A natural diamond is prized for a number of reasons. The most obvious and well-known, of course, are the four Cs—cut, clarity, carat, and colour. But genuine connoisseurs know that what really makes a diamond unique is its story, its aura and above all its power to mystify and fascinate across time and place. And one of the most fascinating natural diamonds in the world is the one known as the Briolette of India. While the history of this particular gem has many stories and legends surrounding it, what is known for a fact is that it holds a high emotional value in the hearts of diamond lovers.
But first, let’s take a step back and understand what a briolette is and what makes it such a special diamond.
Multifaceted magnificence The first thing anyone, even a layperson, will notice about a diamond is the shape of its cut. This shape is an important part of how a diamond can be styled and the kind of light it emits. One of the most well-regarded and traditional of these is the briolette, an elongated diamond that resembles a teardrop or grape, and uniquely, has triangular facets all over, giving it a brilliance and sparkle that is very rare.
The briolette is believed to be a descendant of the double rose cut, which features one elongated side that gives it a drop shape. The Briolette of India is a colourless 90.38-carat D-colour type IIa diamond. What this means is that it is exceptionally pure from a chemical standpoint, giving it an elevated stature among gemologists and jewellery lovers alike.
The provenance of the Briolette of India is often a subject of debate. Many say that it dates back to almost a millennium, making it older than even the more well-known Koh-i-Noor, and that it originated in India, hence the name. Later research claims it was shaped in Paris in the early 20th century. But every fact, story, legend, and myth associated with this diamond only adds to its intrinsic value and how treasured it is.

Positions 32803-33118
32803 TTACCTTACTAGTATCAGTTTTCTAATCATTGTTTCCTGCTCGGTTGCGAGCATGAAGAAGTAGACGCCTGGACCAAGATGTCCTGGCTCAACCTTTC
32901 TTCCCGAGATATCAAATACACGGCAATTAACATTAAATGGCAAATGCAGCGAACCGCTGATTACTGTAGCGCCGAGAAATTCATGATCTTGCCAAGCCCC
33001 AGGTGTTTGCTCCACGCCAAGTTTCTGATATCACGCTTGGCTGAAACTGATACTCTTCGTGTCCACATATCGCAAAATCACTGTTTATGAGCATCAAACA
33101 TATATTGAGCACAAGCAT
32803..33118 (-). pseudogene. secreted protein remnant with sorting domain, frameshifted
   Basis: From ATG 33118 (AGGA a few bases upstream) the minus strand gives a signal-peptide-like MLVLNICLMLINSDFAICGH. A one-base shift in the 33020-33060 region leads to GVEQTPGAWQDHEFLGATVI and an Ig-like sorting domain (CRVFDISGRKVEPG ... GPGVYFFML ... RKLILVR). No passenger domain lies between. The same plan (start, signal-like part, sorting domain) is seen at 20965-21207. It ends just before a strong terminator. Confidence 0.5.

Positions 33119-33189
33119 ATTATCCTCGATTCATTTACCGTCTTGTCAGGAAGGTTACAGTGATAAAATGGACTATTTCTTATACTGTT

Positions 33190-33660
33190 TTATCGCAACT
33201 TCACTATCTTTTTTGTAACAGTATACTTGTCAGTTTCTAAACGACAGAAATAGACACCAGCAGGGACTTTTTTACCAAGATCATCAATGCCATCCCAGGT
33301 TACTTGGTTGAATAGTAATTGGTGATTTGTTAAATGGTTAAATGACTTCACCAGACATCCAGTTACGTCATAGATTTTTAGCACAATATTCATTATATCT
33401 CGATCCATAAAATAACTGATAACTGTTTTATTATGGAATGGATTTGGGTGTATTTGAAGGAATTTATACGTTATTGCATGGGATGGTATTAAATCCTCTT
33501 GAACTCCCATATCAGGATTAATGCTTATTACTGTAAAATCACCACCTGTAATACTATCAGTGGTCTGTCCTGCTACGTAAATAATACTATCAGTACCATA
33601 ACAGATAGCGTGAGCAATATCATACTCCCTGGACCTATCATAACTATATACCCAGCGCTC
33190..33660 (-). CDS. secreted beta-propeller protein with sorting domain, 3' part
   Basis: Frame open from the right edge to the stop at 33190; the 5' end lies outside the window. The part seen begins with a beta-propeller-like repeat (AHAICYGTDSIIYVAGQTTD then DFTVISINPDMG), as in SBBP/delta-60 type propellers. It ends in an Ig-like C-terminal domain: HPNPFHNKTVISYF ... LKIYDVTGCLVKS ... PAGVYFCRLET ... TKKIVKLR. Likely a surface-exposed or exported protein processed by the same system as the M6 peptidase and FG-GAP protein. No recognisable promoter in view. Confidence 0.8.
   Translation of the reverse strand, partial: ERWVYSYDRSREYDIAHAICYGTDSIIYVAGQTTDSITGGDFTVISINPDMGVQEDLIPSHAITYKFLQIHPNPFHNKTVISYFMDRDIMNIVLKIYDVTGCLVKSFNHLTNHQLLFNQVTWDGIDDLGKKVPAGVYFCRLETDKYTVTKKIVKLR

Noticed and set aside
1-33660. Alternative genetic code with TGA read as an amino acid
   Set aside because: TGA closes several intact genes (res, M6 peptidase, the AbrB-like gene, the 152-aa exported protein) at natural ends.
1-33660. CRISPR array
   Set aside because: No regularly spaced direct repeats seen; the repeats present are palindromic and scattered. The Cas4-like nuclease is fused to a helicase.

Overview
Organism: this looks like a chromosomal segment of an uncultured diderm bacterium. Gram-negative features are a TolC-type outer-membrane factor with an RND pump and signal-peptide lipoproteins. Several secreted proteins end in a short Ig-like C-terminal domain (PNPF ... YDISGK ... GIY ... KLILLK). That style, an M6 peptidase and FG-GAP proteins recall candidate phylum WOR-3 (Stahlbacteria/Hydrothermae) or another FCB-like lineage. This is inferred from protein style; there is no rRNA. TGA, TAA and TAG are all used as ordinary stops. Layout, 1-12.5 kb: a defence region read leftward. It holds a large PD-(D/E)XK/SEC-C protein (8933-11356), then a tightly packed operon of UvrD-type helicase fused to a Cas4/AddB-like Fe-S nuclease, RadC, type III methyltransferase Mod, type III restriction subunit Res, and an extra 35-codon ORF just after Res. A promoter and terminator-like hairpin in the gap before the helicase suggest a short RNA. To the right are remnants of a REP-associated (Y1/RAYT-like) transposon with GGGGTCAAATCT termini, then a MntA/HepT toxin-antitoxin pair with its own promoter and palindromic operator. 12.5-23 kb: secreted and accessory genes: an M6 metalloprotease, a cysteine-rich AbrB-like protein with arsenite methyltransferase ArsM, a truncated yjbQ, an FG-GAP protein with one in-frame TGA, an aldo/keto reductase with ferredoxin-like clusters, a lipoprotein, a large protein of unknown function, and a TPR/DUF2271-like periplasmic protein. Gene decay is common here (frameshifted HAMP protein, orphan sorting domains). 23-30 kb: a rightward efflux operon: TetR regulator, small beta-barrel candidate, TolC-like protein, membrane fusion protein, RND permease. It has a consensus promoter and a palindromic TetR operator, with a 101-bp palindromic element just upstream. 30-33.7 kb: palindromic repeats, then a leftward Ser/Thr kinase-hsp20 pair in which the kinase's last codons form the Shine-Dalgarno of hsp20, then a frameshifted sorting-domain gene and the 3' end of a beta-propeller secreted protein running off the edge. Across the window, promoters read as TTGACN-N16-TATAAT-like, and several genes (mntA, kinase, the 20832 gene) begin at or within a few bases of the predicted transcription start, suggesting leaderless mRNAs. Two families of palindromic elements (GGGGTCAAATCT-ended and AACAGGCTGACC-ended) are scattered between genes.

Diamond of the Crusaders The first that we hear of the Briolette of India in history is when it was acquired by Eleanor of Aquitaine, possibly the most powerful woman in 12th-century Europe. Eleanor was the queen consort of King Louis VII of France and later, of England’s Henry II. The daughter of William X, Duke of Aquitaine, she inherited the duchy of Aquitaine upon his death in 1137, the same year she married Louis VII. She accompanied her husband on the Second Crusade, to Jerusalem, which took place between 1147 and 1150. They lost this war, and during this expedition, the relationship between Eleanor and Louis deteriorated considerably. In 1152, their marriage was annulled and she regained possession of Aquitaine. Later that year, she married the grandson of Henry I, who, two years later, ascended the throne of England. The couple had five sons and three daughters. One of them eventually became the King of England in 1189, and held various other titles, including Richard the Lionheart, so named for his military prowess and leadership. He played a significant role in the Third Crusade (1189-1192), finalising the Treaty of Jaffa with Muslim ruler Saladin and ending the war. And if the legend is to be believed, what he took with him on this expedition was none other than the Briolette of India that has once been his mother’s.
For three centuries after this, all traces of this diamond disappeared till once again it came into the limelight and by this time its ownership had moved from the English to the French royal house.
Lost and found, twice The precious and inimitable diamond was not seen for the next 300 years, until the late 16th century, when it is believed to have been presented by Henry II of France to his mistress, Diane de Poitiers. Many portraits of Diane at the Palace of Fontainebleau are believed to show her wearing this storied jewel. Upon the king’s passing, his wife Catherine of Medici is believed to have retrieved all the jewels from Diane de Poitiers and this included the Briolette of India.
After this fleeting appearance, the Briolette of India once again disappeared for a few centuries, until 1950, when celebrated New York jeweller Harry Winston bought it from an Indian maharaja. He sold it to one Mrs Killam and bought it back after her death 10 years later. In 1970, he exhibited the famous gem at a dinner for American fashion editors. Currently believed to be in the ownership of a European family, the Briolette of India is set in a necklace with another diamond and a pearl.
Post the Winston years, new research claims that the Briolette of India has origins in South Africa and was originally owned by Pierre Cartier, who got it cut in Paris and who crafted a history to give it a different stature, considering that Indian Golconda diamonds were seen as the most superior gems in the world. What is undisputed, though, is that this historic diamond is widely considered one of the world’s most perfectly cut, brilliant, rare, and beloved artefacts.
Lost, found, and shrouded in mystery, the Briolette of India has remained an iconic diamond, owned by kings and queens, regarded as a symbol of power and love, and desired by all who ever set eyes on it.